Dugald Macpherson’s birthday meeting


Still catching up on the backlog: last week I was in Edinburgh for a meeting at ICMS for Dugald Macpherson’s birthday. The ICMS has just moved to new premises at the top of the University of Edinburgh’s new Bayes Centre, with fine views of Arthur’s Seat, Salisbury Crags, and beyond them the Firth of Forth widening to the sea. The move is so recent that some technological problems had not been properly ironed out, so there was a certain amount of standing on a stool and pressing switches with a long ruler done by the organisers. The lecture room was a bit on the small side for such a meeting, and not well ventilated. (The picture shows how much useless space was included in the building by the architects, some of which could have been used to make a decent-sized lecture room.) But the space outside, with lots of blackboards as well as tables and chairs, was ideal for discussion, and the ICMS staff were unfailingly helpful and friendly.

Dugald was one of my first doctoral students (the fifth, according to my list), and has been enormously successful in his career since then. The meeting was organised by his students, coauthors, and colleagues, and two things were always abundantly clear: first, the range of exciting mathematics that the speakers had chosen to put before him; and second, the great respect and affection in which he is held by all who have come into contact with him. This was especially evident in the brief vignettes presented at the conference dinner.

One of the particular pleasures of the conference, for me, was meeting many of Dugald’s students, my mathematical grandchildren, not previously known to me. (According to Mathematical Genealogy, Dugald has given me 14 grandchildren; only Tim Penttila, with 17, has more.)

I had also taught Dugald as an undergraduate in Oxford, where his degree was in Mathematics and Philosophy. (This put him at a slight disadvantage in the competition for research studentships, since some straight mathematicians discounted this degree to some extent; but Dugald’s performance as an undergraduate was so strong that the case could not be gainsaid.) The summer after his undergraduate degree, he went to the Northern Isles of Scotland to do chess workshops for schoolchildren there. I suggested to him that he might think about whether the number of orbits on n-sets of a primitive but not highly homogeneous permutation group must grow faster than polynomially. (I thought this would be a good thesis topic.) He came back with a proof that it grows at least fractionally exponentially (roughly like exp(√n)). In the course of his DPhil, he improved this to straight exponential, which examples show is best possible. I will say more about this later.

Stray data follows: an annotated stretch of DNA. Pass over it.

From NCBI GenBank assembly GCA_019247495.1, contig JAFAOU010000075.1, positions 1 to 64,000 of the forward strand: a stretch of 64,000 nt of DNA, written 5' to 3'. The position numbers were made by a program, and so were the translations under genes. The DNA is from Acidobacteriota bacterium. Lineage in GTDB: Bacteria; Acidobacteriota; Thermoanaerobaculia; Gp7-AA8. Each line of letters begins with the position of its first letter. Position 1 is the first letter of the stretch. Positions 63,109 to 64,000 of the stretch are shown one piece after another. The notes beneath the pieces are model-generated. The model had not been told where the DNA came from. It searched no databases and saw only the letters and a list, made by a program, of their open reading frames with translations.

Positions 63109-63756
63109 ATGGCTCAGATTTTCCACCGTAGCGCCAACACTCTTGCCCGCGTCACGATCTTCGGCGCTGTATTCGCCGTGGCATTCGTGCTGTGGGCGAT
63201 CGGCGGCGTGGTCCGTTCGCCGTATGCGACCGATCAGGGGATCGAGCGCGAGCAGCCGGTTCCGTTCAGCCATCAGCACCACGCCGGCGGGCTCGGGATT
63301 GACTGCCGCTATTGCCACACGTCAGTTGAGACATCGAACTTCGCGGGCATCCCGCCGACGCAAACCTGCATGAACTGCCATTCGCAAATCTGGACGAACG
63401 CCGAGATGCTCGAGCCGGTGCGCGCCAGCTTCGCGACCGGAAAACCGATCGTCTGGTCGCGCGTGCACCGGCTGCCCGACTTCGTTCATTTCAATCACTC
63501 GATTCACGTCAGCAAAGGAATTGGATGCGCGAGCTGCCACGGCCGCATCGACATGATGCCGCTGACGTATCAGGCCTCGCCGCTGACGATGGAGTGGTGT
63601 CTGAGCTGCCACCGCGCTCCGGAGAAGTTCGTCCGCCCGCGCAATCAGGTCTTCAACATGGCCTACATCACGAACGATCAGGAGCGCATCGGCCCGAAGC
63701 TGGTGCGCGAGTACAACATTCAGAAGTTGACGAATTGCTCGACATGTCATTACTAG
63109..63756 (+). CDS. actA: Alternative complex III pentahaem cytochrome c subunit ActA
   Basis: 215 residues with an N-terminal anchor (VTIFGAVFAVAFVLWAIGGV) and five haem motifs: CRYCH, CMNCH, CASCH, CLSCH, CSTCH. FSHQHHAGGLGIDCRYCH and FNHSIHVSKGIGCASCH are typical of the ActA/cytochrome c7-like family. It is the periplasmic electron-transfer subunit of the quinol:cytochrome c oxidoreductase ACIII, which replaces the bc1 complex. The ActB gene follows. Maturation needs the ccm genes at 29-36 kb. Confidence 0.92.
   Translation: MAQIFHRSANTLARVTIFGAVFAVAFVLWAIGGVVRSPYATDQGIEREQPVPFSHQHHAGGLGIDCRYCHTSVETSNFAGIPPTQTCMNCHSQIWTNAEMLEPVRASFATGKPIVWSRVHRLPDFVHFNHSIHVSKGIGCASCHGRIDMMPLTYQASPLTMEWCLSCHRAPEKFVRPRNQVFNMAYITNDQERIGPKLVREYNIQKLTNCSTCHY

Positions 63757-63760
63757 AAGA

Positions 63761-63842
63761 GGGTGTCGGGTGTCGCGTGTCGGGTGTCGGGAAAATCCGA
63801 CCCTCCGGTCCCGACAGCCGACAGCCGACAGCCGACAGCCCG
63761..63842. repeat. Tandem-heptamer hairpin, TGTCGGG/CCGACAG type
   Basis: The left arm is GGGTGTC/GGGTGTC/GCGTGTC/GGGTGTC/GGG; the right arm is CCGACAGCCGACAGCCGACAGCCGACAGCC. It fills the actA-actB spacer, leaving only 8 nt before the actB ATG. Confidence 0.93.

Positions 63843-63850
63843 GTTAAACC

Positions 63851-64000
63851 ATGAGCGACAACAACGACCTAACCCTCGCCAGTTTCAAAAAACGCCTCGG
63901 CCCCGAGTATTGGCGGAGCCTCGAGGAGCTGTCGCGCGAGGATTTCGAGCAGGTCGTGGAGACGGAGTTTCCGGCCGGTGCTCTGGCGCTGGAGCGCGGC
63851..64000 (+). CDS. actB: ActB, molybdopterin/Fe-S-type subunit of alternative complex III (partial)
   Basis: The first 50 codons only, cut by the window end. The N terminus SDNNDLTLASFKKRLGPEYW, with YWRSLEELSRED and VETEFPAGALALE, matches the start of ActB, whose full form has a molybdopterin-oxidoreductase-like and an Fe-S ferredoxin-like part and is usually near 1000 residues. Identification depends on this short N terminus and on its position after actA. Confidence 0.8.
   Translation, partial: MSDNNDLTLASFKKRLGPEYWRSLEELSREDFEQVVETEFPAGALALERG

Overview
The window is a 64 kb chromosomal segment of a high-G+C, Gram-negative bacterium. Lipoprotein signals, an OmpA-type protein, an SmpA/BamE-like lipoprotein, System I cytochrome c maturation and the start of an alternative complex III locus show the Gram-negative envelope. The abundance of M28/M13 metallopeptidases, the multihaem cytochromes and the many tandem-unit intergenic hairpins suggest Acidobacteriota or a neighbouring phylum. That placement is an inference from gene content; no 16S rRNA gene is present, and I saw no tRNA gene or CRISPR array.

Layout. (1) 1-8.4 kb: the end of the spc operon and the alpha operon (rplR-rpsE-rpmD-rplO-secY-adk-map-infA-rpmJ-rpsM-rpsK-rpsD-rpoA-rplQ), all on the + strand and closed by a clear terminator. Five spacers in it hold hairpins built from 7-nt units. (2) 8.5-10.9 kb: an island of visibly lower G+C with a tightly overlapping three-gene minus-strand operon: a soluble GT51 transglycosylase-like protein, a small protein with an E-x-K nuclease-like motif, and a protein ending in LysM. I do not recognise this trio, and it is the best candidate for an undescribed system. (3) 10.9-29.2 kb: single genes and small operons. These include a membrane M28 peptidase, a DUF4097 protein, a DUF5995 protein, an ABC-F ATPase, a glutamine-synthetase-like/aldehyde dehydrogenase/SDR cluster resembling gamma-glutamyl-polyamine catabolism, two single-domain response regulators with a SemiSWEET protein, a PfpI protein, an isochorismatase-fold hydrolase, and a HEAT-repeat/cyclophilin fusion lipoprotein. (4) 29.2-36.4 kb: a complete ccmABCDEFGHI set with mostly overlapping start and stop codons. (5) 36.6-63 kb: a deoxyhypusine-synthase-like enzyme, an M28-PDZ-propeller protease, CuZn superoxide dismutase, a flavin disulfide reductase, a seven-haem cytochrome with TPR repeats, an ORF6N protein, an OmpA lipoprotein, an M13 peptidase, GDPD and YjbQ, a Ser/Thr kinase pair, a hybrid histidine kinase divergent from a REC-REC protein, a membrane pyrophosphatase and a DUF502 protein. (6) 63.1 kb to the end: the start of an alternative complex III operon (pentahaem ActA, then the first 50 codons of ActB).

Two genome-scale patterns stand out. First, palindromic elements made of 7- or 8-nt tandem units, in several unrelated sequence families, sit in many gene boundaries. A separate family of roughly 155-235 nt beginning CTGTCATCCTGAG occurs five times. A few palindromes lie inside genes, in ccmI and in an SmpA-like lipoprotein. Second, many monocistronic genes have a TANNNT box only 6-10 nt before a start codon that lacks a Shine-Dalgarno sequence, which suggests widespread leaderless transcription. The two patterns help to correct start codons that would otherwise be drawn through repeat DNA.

The title of the conference was “From permutation groups to model theory”, though Dugald’s trajectory wasn’t simply this; he continues to work in both fields, and in particular in the very fertile ground where they meet. For background, here are the three basic facts:

  • A countable structure is ω-categorical (that is, completely determined by its first-order theory together with the countability assumption) if and only if its automorphism group is oligomorphic (has only finitely many orbits on n-tuples for every natural number n). (This is the famous theorem of Engeler, Ryll-Nardzewski and Svenonius: one of my favourite theorems in mathematics, giving an equivalence between axiomatisability and symmetry.)
  • A countable relational structure is homogeneous (that is, any isomorphism between finite induced substructures extends to an automorphism) if and only if its age (the set of finite structures embeddable in it) satisfies a few simple conditions, the most important of which is the amalgamation property. (This is Fraïssé’s theorem.)
  • A permutation group of countable degree is the full automorphism group of a first-order structure (which, without loss, we can take to be a homogeneous relational structure) if and only if it is closed in the symmetric group (in the topology of pointwise convergence). (Unlike the other two, this is not a big theorem, but follows easily from the definitions.)

One of the nicest talks in the meeting was by David Evans. There is a very important nexus between the second point above, Ramsey theory, and topological dynamics. David gave a very clear exposition of this, and of recent work in this area.